Burmese opposition leader Daw Aung San Suu Kyi has been awarded the 2009 Amnesty International Ambassador of Conscience award. The announcement was made by Irish rock band U2 in Dublin on Monday night.
U2’s lead singer Bono announced Daw Aung San Suu Kyi’s award before the band performed the song ‘Walk On’, which they have dedicated to her on every night of their ‘360 Degrees’ tour.
“Her crime is that if she were to participate in elections, she’d win,” Bono told the crowd. “This week, the brutal force that has her incarcerated will decide in a mock trial if she will spend the next five years in a prison. We must not stand by as she is silenced again. Now is the time for the UN and the entire international community to speak with one voice: Free Aung San Suu Kyi.”
Bono was joined on stage for the song by dozens of Amnesty International activists wearing masks of the Burmese pro-democracy leader, in front of a capacity crowd of 80,000.
“It was a tremendously powerful event,” said Amnesty International Ireland Executive Director Colm O’Gorman. “The crowd was visibly uplifted by the band’s message of support for Aung San Suu Kyi and for human rights.”
Amnesty International Secretary General Irene Khan said that Daw Aung San Suu Kyi remained “a symbol of hope, courage and undying defence of human rights, not only to the people of Myanmar but to people around the world.”
Daw Aung San Suu Kyi, leader of the National League for Democracy, is one of over 2,100 people currently imprisoned in Myanmar for their political beliefs. She has been detained for over 13 of the past 20 years, mostly under house arrest.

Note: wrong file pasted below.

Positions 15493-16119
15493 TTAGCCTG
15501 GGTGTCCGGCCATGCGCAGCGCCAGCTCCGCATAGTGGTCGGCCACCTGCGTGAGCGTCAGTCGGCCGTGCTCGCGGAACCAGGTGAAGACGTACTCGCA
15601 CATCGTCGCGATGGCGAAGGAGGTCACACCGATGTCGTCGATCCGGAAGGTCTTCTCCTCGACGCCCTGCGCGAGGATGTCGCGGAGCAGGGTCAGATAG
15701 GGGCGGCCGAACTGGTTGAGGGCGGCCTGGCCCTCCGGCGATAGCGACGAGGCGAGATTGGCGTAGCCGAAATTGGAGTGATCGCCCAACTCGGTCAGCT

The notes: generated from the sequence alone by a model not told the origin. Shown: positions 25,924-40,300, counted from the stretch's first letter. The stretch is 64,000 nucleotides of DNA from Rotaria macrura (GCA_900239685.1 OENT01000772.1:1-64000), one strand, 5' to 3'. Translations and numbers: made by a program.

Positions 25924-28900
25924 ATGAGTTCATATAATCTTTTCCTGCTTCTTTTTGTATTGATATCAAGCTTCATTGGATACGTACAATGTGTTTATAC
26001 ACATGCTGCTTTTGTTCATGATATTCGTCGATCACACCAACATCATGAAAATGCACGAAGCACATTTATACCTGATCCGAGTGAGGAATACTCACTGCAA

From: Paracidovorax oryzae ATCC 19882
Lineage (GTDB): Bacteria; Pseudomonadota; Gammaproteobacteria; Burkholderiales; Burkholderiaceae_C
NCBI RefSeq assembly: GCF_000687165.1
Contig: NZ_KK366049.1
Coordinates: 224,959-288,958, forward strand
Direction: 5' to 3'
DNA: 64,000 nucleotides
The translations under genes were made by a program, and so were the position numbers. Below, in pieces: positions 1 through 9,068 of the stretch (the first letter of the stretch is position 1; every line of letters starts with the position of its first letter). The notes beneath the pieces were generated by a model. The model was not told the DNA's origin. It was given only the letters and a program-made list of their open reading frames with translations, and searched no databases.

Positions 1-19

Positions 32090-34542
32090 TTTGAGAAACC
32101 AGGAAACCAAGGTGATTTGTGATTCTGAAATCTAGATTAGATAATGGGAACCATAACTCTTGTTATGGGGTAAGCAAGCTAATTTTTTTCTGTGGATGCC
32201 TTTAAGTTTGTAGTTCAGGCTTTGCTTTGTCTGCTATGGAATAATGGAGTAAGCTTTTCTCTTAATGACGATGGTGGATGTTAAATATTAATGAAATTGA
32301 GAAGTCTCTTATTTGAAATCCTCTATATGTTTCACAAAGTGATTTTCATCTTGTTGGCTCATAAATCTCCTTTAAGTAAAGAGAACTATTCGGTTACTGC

Her house detention order was set to expire on 27 May 2009 but she was arrested and placed on trial on 18 May for violating the terms and conditions of her house arrest . The trial concluded on 28 July and a verdict is expected soon. If convicted, she could face up to five years in jail.
Vaclav Havel, who received the inaugural Ambassador of Conscience Award in 2003, said: ‘I know from my own experience that international attention can, to a certain extent, protect the unjustly persecuted from punishments that would otherwise be imposed.
“That is why, shortly after I was elected President [of the Czech Republic], I nominated Mrs Suu Kyi for the Nobel Peace Prize. Goodness knows what would have happened if her fate had not been highlighted, as it is again today.”
The Ambassador of Conscience Award, now in its sixth year, is Amnesty International’s most prestigious award. It recognises exceptional leadership in the fight to protect and promote human rights. Past winners of the award include U2, Peter Gabriel, Nelson Mandela and Mary Robinson.